Last week I had the honor of participating in a panel titled “A New Paradigm: How Companies Can be Agents of Social Change,” at the World Social Marketing Conference. The panel focused on ways companies can create an impact, particularly in the current political and economic climate that has created a sense of uncertainty and frustration for a lot of people in the U.S. and globally.
To set the stage for this conversation, Porter Novelli shared some results from a spring 2017 ConsumerStyles survey on environmental issues:
- 57 percent of people are personally concerned about climate change.
- 80 percent of people say it’s personally important to them that companies reduce their impact on the environment.
- 74 percent say they want companies to support local community events.
- 68 percent are looking for companies to donate to charities.
- 57 percent want companies to take a stand on social issues.
At USGBC, we aren’t surprised to see these issues as important to consumers—we see our community working toward social change every day. The LEED brand has grown because companies, consumers and the environment all benefit from sustainable buildings.
According to a 2015 global survey by Cone Communications, 91 percent of global consumers believe companies should do more than just make a profit. By focusing on the triple bottom line—people, planet and profit—thousands of companies, from Fortune 500-level to small businesses, have embraced LEED as a way to reach their sustainability and business goals.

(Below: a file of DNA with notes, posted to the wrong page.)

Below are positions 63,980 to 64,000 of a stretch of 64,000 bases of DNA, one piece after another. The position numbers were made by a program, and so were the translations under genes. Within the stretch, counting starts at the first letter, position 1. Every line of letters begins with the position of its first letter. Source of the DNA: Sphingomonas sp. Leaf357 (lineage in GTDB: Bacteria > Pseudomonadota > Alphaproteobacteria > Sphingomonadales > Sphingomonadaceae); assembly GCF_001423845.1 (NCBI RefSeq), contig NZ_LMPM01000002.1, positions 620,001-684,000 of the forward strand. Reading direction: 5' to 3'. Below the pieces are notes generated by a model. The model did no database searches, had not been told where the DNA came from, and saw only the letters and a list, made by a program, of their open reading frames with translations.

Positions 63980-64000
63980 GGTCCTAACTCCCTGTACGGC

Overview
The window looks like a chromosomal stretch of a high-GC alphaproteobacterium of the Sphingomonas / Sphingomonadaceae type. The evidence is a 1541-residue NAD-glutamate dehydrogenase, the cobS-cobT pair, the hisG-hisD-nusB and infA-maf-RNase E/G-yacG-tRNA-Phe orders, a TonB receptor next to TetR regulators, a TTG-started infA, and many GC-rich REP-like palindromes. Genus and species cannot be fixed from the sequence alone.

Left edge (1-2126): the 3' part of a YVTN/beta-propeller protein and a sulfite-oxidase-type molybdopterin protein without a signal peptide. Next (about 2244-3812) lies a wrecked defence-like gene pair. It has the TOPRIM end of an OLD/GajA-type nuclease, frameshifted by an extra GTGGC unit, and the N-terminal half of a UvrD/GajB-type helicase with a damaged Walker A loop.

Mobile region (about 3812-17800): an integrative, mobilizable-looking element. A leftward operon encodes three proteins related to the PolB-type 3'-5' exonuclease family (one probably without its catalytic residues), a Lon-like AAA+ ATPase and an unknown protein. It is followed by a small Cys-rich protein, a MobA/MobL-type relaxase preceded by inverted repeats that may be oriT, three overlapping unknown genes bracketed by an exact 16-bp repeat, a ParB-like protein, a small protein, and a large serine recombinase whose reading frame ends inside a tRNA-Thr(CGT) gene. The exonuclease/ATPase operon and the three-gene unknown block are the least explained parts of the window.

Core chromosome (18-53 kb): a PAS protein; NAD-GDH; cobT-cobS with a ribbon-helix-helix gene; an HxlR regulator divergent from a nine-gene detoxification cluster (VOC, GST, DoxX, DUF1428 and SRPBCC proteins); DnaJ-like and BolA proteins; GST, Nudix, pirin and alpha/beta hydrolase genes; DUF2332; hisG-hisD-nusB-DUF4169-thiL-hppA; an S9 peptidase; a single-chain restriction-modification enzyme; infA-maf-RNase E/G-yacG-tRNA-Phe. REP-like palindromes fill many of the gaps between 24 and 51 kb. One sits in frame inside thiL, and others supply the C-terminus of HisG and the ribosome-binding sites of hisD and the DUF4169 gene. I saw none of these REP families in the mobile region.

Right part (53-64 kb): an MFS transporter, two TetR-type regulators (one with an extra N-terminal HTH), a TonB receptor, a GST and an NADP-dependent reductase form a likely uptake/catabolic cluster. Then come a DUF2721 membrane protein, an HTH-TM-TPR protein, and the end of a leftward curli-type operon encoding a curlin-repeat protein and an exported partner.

As a member of the USGBC community, you’re already a social change agent. Here are a few ways you and your company can maximize and amplify your efforts.
There is a powerful storytelling opportunity through simply showcasing the sustainability features of your LEED building or by highlighting your company’s sustainability efforts to the people who occupy, visit or work in these spaces. Educational signage in stores and places of work, in-person engagement and education opportunities or events, website content that highlights your sustainability efforts and media engagement opportunities are all ways to enhance your social marketing efforts.
Porter Novelli’s ConsumerStyles survey also found that 90 percent of global consumers would like to see more responsible products and services offered from companies. This is highest in the countries that are embracing LEED outside of the U.S., India (95 percent), China (94 percent) and Brazil (93 percent).
Even before you get your LEED certification, you should look into environmental product declarations and material ingredient reporting tools, which provide architects and designers with more information on the contents in products and the manufacturing process. EPDs address how products are made, their material ingredients and other tools provide information about who makes them, and this information can transfer to what you share with your consumers.
When you achieve LEED certification for a new project, don’t forget to check out USGBC’s PR guidelines for newly certified LEED projects, which includes sample press releases and messaging for media, social media and other marketing channels to help you accurately promote and celebrate your accomplishment publicly. A LEED plaque when you enter a certified building is another simple way to showcase your achievement to all who enter.